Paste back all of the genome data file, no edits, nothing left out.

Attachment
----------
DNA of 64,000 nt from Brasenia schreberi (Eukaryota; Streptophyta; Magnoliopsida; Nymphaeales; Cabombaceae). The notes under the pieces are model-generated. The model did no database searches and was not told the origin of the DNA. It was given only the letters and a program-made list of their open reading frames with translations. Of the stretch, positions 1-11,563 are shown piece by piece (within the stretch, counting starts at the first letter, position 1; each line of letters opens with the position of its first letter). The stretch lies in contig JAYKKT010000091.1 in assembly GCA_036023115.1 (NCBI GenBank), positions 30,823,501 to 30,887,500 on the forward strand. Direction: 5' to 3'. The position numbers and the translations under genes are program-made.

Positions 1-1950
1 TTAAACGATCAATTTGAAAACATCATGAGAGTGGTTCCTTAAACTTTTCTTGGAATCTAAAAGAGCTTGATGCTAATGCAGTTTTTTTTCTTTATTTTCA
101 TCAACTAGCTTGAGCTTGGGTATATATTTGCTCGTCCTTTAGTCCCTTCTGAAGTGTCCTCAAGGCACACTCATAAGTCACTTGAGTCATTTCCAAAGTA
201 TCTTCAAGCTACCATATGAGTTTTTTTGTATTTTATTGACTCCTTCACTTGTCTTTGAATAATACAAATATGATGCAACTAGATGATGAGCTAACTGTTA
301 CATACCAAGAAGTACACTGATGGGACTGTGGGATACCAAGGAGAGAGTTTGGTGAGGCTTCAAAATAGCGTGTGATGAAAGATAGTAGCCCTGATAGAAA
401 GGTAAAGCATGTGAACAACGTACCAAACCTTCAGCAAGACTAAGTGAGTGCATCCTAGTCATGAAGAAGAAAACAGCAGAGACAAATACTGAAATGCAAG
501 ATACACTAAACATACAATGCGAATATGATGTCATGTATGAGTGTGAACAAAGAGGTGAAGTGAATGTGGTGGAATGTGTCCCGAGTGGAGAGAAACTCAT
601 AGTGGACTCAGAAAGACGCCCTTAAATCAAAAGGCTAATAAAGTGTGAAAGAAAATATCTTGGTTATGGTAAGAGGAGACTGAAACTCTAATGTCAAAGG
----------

DNA of 64,000 nt from Brasenia schreberi (Eukaryota; Streptophyta; Magnoliopsida; Nymphaeales; Cabombaceae). The notes under the pieces are model-generated. The model did no database searches and was not told the origin of the DNA. It was given only the letters and a program-made list of their open reading frames with translations. Of the stretch, positions 1-11,563 are shown piece by piece (within the stretch, counting starts at the first letter, position 1; each line of letters opens with the position of its first letter). The stretch lies in contig JAYKKT010000091.1 in assembly GCA_036023115.1 (NCBI GenBank), positions 30,823,501 to 30,887,500 on the forward strand. Direction: 5' to 3'. The position numbers and the translations under genes are program-made.

Positions 1-1950
1 TTAAACGATCAATTTGAAAACATCATGAGAGTGGTTCCTTAAACTTTTCTTGGAATCTAAAAGAGCTTGATGCTAATGCAGTTTTTTTTCTTTATTTTCA
101 TCAACTAGCTTGAGCTTGGGTATATATTTGCTCGTCCTTTAGTCCCTTCTGAAGTGTCCTCAAGGCACACTCATAAGTCACTTGAGTCATTTCCAAAGTA
201 TCTTCAAGCTACCATATGAGTTTTTTTGTATTTTATTGACTCCTTCACTTGTCTTTGAATAATACAAATATGATGCAACTAGATGATGAGCTAACTGTTA
301 CATACCAAGAAGTACACTGATGGGACTGTGGGATACCAAGGAGAGAGTTTGGTGAGGCTTCAAAATAGCGTGTGATGAAAGATAGTAGCCCTGATAGAAA
401 GGTAAAGCATGTGAACAACGTACCAAACCTTCAGCAAGACTAAGTGAGTGCATCCTAGTCATGAAGAAGAAAACAGCAGAGACAAATACTGAAATGCAAG
501 ATACACTAAACATACAATGCGAATATGATGTCATGTATGAGTGTGAACAAAGAGGTGAAGTGAATGTGGTGGAATGTGTCCCGAGTGGAGAGAAACTCAT
601 AGTGGACTCAGAAAGACGCCCTTAAATCAAAAGGCTAATAAAGTGTGAAAGAAAATATCTTGGTTATGGTAAGAGGAGACTGAAACTCTAATGTCAAAGG